Why would a peace-loving city dweller pick up a shotgun and stalk wild turkeys? Because it’s better for his diet, balm for his soul, and more challenging than it looks.
- Kenwood Towne Centre may be Cincinnati’s most efficient place to score the latest fashion booty, but for those who prefer the thrill of the chase, there is Mannequin. Moe Rouse’s resale shop on Vine Street packs loads of unique pieces into its small space. Her vintage room is stocked with looks that could easily fill the closet of MadIf you’re looking to move downtown, you can’t get much more centrally located than this condo in the Fourth National Bank building. Even though Tom Borcher and Valerie Louis are selling this 10th floor, 1,950-square-foot unit for $385,000, they plan on staying in the neighborhood. “I’ve walked to work every day for 15 years,&rdq
A Warner Bros. record deal gone awry might defeat the average musician. Not Jamonn Zeiler.
A couple of years before, I had met a landlord named Bill Baum in a small studio apartment on Main Street in Over-the-Rhine, which he was rehabbing all by himself. Bill was a quiet, interesting man with graying hair and a red pick-up truck and all kinds of credibility. The room where we met was simple—nothing except a drum stove and a window air conditioner—and I almost rented it. But I let myself be seduced by a place on Walker Street in Mt. Auburn—a bi-level apartment with glass walls in the bedroom, which was just like living in a tree house.
Dean Hanley built his Internet baseball card business one memory at a time.
The ride out had dragged on for long enough that we began to wonder if we were lost. But lost where? Somewhere way east of Cincinnati, between Sardinia and Sinking Spring, according to the map. My friend Shannon drove as I studied the road atlas. It was sunny and hot and we were already past the two-hour mark of what we thought would be a pleasant hour-and-a-half long cruise. Our conversation had dwindled to short pronouncements. “OK. There should be a road coming up on our left.” And: “Serpent Mound is supposed to be around here.” And: “Was that a bison?” And: “I think we just went by it.”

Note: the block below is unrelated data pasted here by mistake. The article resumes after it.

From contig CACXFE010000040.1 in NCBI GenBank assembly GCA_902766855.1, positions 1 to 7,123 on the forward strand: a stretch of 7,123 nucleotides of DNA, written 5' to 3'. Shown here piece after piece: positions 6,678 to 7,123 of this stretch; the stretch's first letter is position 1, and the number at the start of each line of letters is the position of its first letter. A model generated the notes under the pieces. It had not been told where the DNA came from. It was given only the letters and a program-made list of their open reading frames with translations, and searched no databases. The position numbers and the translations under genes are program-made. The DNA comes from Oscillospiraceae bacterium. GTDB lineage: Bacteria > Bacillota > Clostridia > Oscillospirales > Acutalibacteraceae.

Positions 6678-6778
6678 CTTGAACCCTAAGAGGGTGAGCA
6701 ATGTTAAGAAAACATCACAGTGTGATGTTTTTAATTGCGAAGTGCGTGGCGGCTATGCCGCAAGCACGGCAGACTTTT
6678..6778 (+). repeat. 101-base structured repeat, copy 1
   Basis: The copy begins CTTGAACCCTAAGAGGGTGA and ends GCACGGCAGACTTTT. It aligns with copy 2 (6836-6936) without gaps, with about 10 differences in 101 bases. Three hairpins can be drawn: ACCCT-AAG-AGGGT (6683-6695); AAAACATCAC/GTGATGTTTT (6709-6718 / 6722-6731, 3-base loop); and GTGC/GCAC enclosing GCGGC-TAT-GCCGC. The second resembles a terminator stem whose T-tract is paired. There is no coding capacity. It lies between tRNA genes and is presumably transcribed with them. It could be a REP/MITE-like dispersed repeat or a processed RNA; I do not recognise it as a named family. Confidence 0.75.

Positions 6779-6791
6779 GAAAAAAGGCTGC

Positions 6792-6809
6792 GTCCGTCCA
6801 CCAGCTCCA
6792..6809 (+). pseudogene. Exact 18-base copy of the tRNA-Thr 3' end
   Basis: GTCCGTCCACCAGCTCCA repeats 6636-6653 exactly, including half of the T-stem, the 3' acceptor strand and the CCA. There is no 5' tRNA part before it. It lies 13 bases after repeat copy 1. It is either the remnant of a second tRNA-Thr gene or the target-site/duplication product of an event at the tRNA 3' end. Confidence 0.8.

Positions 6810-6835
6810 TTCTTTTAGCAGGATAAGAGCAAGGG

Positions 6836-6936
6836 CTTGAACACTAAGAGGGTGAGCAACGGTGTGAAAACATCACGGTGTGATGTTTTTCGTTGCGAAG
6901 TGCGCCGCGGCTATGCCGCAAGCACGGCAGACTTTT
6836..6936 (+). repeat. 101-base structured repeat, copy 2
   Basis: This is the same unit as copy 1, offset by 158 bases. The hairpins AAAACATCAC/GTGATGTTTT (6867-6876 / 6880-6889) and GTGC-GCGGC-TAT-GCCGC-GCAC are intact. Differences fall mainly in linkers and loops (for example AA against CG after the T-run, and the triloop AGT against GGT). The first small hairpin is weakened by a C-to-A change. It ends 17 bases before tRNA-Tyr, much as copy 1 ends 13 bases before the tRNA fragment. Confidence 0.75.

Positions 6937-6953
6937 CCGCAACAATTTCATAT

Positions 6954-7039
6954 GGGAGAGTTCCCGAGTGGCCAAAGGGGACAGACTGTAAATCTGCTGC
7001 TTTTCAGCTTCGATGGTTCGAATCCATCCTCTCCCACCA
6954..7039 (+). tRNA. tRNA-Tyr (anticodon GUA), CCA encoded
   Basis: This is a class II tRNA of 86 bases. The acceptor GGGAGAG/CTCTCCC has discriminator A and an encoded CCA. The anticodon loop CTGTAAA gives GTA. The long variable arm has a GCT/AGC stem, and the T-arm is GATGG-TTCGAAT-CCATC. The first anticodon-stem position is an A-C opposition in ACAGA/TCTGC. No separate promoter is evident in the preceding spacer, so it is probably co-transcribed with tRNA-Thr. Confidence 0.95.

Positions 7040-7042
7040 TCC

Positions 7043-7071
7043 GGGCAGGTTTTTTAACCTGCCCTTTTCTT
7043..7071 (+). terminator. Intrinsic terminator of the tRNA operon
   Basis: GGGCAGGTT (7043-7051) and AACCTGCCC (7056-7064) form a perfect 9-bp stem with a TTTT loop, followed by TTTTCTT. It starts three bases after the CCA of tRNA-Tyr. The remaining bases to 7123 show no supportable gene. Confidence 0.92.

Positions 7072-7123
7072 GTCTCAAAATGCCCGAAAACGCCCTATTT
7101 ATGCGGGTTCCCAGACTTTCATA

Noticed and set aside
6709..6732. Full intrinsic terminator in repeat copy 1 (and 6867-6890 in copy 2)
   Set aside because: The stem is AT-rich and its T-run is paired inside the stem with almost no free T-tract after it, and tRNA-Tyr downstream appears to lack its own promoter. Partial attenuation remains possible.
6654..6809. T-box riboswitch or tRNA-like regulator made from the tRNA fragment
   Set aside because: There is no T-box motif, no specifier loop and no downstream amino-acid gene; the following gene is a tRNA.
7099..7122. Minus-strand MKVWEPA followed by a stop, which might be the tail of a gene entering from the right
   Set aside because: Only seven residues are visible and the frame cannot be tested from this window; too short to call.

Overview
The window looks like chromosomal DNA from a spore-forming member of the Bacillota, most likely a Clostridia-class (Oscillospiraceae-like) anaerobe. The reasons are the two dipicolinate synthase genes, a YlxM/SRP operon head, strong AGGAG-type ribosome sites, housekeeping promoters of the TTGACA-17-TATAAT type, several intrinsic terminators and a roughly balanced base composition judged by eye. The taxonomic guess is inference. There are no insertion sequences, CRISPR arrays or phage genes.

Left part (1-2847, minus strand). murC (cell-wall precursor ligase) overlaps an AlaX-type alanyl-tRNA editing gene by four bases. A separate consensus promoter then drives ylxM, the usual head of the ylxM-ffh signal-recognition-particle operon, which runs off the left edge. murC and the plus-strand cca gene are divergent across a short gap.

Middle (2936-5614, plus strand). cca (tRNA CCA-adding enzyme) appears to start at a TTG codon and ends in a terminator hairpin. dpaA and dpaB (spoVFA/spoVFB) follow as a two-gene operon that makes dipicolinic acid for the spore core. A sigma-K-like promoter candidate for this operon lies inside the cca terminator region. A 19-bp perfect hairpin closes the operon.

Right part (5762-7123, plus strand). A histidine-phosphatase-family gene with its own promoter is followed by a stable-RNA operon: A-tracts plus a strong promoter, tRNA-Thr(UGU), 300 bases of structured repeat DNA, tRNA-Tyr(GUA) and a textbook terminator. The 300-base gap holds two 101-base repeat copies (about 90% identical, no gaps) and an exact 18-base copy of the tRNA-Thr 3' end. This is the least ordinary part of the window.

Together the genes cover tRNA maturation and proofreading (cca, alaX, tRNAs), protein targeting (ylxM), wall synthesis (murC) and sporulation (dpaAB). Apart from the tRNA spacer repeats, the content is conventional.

To write his first cookbook, Orchids chef Todd Kelly teamed up with food blogger Courtney Tsitouris of Epi-Ventures.com.
One hundred and forty okra plants. That’s how many are planted in the second-year garden that Chef John Moore is standing in, which runs a third of the length and width of the acre of yard behind the New Richmond restaurant kitchen he commandeers, Anna Ree’s Andouille.
Any time a local burrito joint opens, comparisons to the genre’s unholy trinity of chains—Chipotle, Qdoba, and Moe’s—are unavoidable. Fortunately for the new Lime Taqueria in Covington, owner and chef Gina Puopolo’s inspired wrap surpasses its corporate competitors. Puopolo, formerly a sous chef at The Palace Restaurant, has captured the magic of Chipotle in key areas: Her menu is simple, and her burritos come fast and cheap ($6.50). But in the categories of freshness and creativity, Lime leaves the competition in the dust.
You think the Health District is strict? Imagine having rabbis show up every other day to inspect your lettuce. As a restaurant with the strictest kosher certification, it’s happening at the Kinneret Café. The strictness has led to a curiosity shop of a menu: No meat, but you can get tilapia with Moroccan couscous and mixed vegetables. Or an avocado and egg sandwich. Or shawarma made with seitan.